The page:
One huge lesson I’ve learned through collaborating with institutions that were just way bigger than anything I had done or was a part of was how important it is to be explicitly clear with all parties what success looks like. You can be aiming to create a new experience for audiences and they may be focused on numbers and the demographics of the audience, and at the end you might feel like it was a huge success and they are looking at it like it fell short of expectations or vice-versa.
This can even be down to your understanding of a word. There might be agreement that, “we want this to be innovative,” and that can mean technology to one party and challenging narrative forms to another. It’s just being clear, what does success look like in clear and measurable terms? And have that written down.
Brands are going straight to creatives nowadays, so there’s a huge opportunity to pitch an idea. But if you’re going to pitch the idea, understand the person inside — internal — and get them to help navigate and understand how to pitch. Do some research and understand how agencies do it. What is a deck? What is going to be inside your deck? Study the industry of creative agencies and take those learnings into how you would want to pitch the idea to said brand.
Why should one aim to have in-roads into a physical space/world (versus residing only online)? What does one gain?
Kazeem: It all comes back to human connection. It’s much more impactful to connect with people in a space than online. People get to know your intentions and really understand who you are. For example, Grace Wales Bonner is a designer that I respect and I’ve known about her work for a long time. I’ve only really engaged with her work online whether that be swifting through photos on Dazed or Instagram. My love for her perspective in fashion grew deeper when I happened to be in London and visited Serpentine gallery for her show that she curated alongside Hans Ulrich Obrist. It was in this space that I was able to really understand her process, her research, and the meaning of what she is creating.
There is no way one can replicate that online. I actually felt the need to buy something because I connected with her message so much. I can also add that New Currency grew exponentially when we started doing panel talk events at a physical space we had access to. People began to understand our intentions and the purpose behind the existence of New Currency. Our global network grew not because of liking our friends photos on Instagram, but actually being on the ground in London, Paris, or Berlin, working, creating, and throwing a parties. Out that, friendships are formed and there is a mutual respect for one another. And I attribute this to having space to make things happen.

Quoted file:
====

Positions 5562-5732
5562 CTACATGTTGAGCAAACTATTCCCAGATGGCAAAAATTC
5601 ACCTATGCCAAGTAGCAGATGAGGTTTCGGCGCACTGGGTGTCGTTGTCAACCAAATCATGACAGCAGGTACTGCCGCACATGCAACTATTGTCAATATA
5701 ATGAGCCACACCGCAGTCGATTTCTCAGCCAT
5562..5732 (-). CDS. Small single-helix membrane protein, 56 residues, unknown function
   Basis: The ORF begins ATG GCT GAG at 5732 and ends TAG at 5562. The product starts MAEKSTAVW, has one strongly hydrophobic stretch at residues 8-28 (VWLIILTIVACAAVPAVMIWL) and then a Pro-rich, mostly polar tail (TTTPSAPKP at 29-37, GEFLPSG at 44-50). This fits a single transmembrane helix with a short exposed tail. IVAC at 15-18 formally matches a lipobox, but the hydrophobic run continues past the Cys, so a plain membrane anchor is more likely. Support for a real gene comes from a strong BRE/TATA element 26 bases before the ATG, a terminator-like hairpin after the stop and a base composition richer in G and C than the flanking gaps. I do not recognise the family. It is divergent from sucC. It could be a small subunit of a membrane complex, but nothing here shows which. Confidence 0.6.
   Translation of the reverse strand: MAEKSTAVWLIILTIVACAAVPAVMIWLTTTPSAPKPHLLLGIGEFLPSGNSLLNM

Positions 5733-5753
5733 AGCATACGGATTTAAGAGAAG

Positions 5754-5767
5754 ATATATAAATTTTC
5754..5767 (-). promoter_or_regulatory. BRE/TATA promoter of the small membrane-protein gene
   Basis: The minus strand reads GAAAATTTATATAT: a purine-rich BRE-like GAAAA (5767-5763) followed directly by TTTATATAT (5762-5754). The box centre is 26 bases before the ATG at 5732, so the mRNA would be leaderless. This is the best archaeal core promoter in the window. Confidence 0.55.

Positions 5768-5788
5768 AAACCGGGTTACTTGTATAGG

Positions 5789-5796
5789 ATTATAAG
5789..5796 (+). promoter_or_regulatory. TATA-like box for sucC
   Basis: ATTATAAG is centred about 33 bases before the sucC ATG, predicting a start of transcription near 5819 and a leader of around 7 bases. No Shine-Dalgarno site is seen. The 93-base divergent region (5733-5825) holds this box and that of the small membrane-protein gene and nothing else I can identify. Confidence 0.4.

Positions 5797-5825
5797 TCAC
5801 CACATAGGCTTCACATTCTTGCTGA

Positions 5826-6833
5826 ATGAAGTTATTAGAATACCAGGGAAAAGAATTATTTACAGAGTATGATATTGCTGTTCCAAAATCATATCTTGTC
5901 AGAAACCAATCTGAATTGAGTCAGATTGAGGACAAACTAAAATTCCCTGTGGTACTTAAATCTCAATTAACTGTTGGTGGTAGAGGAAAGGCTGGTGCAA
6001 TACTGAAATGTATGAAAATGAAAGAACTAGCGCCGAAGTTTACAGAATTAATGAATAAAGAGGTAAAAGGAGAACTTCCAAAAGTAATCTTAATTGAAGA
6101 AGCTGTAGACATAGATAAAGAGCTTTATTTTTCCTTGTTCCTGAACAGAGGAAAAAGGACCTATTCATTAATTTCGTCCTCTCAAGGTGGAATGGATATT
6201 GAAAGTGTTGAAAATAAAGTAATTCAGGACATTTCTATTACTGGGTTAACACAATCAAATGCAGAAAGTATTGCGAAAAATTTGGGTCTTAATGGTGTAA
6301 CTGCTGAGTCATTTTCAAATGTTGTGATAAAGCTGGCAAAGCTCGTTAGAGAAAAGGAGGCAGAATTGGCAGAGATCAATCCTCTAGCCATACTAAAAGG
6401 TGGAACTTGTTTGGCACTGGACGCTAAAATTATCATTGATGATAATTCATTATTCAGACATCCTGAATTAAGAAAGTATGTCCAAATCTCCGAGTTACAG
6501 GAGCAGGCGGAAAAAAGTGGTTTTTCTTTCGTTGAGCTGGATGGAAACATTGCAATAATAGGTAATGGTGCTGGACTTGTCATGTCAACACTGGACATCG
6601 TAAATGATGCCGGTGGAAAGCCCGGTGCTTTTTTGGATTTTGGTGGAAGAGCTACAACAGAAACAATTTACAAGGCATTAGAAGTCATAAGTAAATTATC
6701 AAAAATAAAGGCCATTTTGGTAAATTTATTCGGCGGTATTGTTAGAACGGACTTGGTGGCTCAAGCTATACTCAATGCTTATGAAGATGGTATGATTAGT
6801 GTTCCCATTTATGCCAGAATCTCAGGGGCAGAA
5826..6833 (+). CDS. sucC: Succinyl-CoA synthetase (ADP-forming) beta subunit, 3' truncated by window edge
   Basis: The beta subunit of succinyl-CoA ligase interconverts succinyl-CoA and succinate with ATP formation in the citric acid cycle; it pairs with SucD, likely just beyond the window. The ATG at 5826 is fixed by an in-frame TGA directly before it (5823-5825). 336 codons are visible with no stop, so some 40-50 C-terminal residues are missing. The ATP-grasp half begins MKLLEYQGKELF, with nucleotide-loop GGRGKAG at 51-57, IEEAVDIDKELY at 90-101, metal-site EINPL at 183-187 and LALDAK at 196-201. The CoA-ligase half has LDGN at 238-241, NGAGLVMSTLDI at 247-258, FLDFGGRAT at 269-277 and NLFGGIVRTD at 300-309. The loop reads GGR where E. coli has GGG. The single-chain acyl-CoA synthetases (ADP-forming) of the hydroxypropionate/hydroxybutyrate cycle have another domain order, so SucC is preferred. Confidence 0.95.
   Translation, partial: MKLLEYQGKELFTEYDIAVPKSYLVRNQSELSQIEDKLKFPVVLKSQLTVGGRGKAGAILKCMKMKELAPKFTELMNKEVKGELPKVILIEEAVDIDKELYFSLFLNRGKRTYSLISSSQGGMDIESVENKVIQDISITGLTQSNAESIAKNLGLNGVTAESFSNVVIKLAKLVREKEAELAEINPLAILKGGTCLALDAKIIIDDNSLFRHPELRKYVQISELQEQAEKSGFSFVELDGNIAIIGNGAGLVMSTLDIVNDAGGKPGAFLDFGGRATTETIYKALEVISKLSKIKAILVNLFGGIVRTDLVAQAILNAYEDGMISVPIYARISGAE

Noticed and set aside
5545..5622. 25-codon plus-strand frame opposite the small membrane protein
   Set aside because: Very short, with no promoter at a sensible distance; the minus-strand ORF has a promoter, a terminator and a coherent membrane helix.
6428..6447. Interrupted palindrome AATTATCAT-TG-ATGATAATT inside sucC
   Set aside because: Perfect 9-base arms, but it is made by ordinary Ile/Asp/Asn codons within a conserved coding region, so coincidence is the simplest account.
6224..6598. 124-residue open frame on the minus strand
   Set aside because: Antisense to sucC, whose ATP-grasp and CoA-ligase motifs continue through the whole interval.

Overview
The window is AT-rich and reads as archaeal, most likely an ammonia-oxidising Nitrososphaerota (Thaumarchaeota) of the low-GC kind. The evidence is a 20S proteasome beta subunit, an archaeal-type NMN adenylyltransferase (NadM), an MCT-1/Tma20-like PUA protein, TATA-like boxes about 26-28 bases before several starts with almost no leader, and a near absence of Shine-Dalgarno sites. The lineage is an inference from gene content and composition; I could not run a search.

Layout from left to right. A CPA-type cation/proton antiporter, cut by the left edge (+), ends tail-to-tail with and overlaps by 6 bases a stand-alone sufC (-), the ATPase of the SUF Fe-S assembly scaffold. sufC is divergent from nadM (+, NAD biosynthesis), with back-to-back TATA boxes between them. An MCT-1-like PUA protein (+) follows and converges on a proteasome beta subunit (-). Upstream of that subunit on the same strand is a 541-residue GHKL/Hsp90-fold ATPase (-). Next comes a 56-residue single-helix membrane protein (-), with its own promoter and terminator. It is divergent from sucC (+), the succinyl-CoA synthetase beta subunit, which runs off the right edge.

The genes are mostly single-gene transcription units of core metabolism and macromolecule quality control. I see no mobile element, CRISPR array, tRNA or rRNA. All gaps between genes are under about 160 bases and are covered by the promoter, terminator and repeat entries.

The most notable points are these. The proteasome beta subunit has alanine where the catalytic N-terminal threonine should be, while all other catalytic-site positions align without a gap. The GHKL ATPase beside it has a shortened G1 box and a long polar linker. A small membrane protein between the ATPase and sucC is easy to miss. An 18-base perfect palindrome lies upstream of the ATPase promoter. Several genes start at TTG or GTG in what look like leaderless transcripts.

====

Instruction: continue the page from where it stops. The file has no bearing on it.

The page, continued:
Chris: For me, digital is not the end, it’s a means to an end. Real people, spaces and ideas are the end. To me, creativity is about connecting people and ideas, and your experience of the Grace Wales Bonner exhibit is an example of the power of that. You went from admiring her work online, to connecting with her work in-person at her exhibit, to feeling like you needed to have a piece of her work in your life beyond the experience of the exhibit. It makes me wonder how whatever it is in you that her work is speaking to that you felt through the digital will be discovered over time. All of those days seeing that work in your space gives time for that deeper part of you that the work is stirring to unravel.
I wrote an article for a book called FOR THE RECORD about the foundational record shop in Toronto, Play De Record. What was amazing about this story is that I interviewed about 30 people – from Saukrates to Russell Peters – and everyone had unbelievable stories about the people they met through that record store and how many of the moments that shaped and shifted Hip Hop culture in Toronto were connected to that shop from the 90’s up to the present moment.
I also think a lot about the way you and your team working on New Currency out of a consistent physical space was the period of your most significant growth. Even though you are able to exist digitally and be global in your reach, that was amplified when you had somewhere that you could work out of regularly, do events in, and have unexpected run-ins. It’s really hard and really rare to build deep roots in a relationship, in a community or with a brand when you’re solely online. I also think that In an age where so much is available digitally, the value of physical space is increasing.